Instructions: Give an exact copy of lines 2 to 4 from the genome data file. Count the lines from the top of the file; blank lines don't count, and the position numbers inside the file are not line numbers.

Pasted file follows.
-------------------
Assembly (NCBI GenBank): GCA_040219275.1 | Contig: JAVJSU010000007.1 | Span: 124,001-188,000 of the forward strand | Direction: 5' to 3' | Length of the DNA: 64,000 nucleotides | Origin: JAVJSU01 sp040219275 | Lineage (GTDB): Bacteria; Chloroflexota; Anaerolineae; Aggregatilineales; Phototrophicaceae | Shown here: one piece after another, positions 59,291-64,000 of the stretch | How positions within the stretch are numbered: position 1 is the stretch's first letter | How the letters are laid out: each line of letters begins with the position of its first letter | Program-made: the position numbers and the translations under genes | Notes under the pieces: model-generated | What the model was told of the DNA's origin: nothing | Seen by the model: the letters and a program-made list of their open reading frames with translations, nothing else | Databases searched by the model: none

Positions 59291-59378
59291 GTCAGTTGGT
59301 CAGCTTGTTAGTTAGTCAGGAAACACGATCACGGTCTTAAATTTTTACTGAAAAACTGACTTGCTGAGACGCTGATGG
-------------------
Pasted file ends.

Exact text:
Positions 59291-59378
59291 GTCAGTTGGT
59301 CAGCTTGTTAGTTAGTCAGGAAACACGATCACGGTCTTAAATTTTTACTGAAAAACTGACTTGCTGAGACGCTGATGG